Comfort Food: More Food, Less Family

Comfort Food is Kate Jacobs’ follow-up to The Friday-Night Knitting Club and it is one of those slick books that seems like it should a lot better than it is.  Gus Simpson is the host of Cooking with Gusto! on a Food Network-like channel.  Gus is about to turn 50 and dreading it though we are informed over and over that she is “hot” for her age.  In addition to her birthday crisis, her relationship with her daughters is strained.  One falls in love every few months and the other seems never to have fun.  To make matters worse, her bosses are worried that ratings are down for her show and decide to pair her on a new show with Carmen Vega, a Spanish beauty queen who is a rising star on the food circuit.  Sensation sells, and after a few rocky live broadcasts during which kitchens almost burn down, Gus’ entire family, neighbor and daughter’s ex-boyfriend join the show.  Will Gus’ future be assured?  Will her relationship with her daughters improve?  do I care?

I wanted to like this book.  Really I did.  It is bogged down by too many characters and their backgrounds and motivations as well as too many directions.   It has somewhat of a plot.  At first I thought it was supposed to be about Gus proving she has value despite the oh-so-advanced age of 50.  Then I thought maybe it would be a girl power-type book in which Gus and Carmen become friends and take over the network, destroying stereotypes about age and beauty in the process.  But no.  This book. like Gus’ new show, is an ensemble piece, and as such it’s a mess like its characters.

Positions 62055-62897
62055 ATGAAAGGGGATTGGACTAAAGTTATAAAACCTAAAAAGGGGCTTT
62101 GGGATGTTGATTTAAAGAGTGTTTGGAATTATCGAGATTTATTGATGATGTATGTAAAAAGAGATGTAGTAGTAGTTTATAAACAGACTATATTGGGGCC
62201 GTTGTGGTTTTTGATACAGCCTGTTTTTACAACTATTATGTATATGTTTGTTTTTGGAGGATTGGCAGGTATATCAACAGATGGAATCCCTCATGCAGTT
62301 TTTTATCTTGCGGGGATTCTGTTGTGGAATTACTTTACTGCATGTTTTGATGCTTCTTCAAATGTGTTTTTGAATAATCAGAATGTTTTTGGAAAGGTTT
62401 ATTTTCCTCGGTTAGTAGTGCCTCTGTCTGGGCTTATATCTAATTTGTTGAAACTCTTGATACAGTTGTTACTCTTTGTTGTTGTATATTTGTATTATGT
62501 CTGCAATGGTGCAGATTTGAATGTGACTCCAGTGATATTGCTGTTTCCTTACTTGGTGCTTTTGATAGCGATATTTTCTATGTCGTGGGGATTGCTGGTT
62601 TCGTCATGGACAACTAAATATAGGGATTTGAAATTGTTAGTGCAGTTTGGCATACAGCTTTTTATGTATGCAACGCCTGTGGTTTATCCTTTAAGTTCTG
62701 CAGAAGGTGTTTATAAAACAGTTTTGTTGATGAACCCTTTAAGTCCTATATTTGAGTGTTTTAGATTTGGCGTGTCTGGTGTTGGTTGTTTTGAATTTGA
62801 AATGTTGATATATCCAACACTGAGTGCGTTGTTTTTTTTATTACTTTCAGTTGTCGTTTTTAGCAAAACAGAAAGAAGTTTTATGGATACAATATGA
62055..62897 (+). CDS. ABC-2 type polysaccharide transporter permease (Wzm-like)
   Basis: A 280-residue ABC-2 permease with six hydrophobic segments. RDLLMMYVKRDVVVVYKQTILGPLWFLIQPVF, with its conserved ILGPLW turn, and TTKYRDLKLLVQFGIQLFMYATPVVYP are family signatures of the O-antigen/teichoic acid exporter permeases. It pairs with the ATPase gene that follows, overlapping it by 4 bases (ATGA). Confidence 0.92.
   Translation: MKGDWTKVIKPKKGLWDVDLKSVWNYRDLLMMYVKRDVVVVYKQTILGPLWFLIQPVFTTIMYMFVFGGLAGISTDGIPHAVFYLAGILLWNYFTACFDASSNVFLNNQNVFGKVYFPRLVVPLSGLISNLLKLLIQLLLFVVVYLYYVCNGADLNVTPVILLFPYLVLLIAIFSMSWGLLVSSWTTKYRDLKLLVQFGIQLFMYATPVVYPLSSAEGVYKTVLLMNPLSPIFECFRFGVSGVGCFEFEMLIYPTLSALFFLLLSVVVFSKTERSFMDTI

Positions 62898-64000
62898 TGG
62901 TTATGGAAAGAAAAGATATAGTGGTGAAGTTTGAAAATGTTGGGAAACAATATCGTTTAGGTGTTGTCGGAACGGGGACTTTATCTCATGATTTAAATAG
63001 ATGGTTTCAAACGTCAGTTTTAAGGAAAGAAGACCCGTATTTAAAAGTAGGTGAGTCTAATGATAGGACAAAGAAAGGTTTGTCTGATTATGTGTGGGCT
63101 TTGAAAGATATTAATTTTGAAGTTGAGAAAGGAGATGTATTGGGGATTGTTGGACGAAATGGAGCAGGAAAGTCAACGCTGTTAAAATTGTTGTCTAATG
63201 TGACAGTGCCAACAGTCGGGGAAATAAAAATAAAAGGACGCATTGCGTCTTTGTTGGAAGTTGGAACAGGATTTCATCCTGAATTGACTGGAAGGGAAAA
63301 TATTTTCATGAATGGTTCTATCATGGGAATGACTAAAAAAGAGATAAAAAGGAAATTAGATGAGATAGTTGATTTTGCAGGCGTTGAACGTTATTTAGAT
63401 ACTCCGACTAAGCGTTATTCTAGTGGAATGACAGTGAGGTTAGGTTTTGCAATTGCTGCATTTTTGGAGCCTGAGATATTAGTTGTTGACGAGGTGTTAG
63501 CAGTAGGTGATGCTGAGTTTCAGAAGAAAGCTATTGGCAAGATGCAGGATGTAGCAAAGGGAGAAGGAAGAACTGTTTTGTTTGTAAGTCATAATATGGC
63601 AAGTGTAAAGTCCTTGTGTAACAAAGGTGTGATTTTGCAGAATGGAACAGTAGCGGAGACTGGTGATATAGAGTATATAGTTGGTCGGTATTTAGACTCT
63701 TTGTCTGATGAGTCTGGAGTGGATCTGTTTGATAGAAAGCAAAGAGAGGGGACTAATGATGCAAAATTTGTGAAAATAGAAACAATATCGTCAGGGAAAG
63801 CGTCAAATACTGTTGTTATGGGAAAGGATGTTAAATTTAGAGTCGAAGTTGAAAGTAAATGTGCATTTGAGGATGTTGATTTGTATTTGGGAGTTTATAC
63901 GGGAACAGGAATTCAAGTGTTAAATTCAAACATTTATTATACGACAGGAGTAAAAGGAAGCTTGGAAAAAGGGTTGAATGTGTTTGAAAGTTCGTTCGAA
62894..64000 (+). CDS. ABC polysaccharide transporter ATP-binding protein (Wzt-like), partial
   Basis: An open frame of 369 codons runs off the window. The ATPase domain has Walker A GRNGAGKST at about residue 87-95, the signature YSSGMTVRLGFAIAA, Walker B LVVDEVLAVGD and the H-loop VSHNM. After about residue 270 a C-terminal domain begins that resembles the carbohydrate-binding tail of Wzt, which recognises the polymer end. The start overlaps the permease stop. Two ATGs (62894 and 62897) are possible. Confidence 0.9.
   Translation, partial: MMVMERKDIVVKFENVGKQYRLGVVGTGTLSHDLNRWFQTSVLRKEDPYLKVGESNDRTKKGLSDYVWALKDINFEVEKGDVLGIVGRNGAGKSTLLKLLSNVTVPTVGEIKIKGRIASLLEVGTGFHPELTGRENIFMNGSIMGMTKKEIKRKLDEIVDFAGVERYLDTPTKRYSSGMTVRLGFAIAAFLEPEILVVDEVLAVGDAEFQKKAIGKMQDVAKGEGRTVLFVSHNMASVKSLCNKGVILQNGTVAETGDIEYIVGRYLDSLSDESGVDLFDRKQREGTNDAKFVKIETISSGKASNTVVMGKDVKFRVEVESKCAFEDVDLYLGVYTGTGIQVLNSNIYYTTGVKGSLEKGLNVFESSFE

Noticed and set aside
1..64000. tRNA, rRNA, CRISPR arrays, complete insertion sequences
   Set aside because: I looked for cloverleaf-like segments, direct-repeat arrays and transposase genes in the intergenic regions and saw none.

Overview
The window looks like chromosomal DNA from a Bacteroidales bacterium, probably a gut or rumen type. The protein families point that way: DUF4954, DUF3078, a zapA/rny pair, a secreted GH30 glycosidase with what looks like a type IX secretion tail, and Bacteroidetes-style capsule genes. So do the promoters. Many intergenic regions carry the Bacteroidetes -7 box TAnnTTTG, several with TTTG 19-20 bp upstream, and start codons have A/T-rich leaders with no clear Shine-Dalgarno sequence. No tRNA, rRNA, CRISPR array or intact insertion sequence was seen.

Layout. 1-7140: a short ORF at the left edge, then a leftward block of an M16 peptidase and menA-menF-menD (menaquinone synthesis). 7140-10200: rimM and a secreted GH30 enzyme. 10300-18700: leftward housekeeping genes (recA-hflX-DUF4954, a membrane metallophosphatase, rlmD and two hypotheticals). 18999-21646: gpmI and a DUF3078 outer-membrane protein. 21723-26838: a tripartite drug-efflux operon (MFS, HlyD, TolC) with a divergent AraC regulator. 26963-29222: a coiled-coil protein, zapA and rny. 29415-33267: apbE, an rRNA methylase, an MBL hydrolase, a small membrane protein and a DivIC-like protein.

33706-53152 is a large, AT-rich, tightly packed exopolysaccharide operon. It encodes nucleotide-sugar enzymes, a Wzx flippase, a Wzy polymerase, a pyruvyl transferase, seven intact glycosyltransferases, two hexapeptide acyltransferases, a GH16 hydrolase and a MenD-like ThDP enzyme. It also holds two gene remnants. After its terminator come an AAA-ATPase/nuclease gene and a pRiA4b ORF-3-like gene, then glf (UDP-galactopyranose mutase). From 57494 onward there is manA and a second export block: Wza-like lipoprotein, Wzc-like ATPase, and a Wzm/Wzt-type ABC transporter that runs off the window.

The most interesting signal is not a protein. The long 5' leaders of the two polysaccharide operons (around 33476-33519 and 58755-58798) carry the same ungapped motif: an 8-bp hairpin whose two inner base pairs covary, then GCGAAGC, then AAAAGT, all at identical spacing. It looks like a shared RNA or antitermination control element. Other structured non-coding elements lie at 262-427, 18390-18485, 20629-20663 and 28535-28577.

I don’t think I liked anyone in the book for more than a few pages.  I think I was supposed to have sympathy for Gus, but she came off as bitchy as Carmen at times and clueless with her daughters.  Her daughters need therapy.  Her neighbor needs therapy.  And the prominent presence of her daughter’s ex-boyfriend was sort of baffling.  Carmen was bitchy one minute but sweet the next and while I think that was Jacobs’ attempt to give her depth, it came off as inconsistent especially when she was bitchy without reason and she clearly had redeeming qualities.   The best parts of the book was when the characters came together to film the show.  I wish there had been more of those.  Clearly the food is meant to function as a therapy session for all of these flawed individuals, but it feels forced and contrived.

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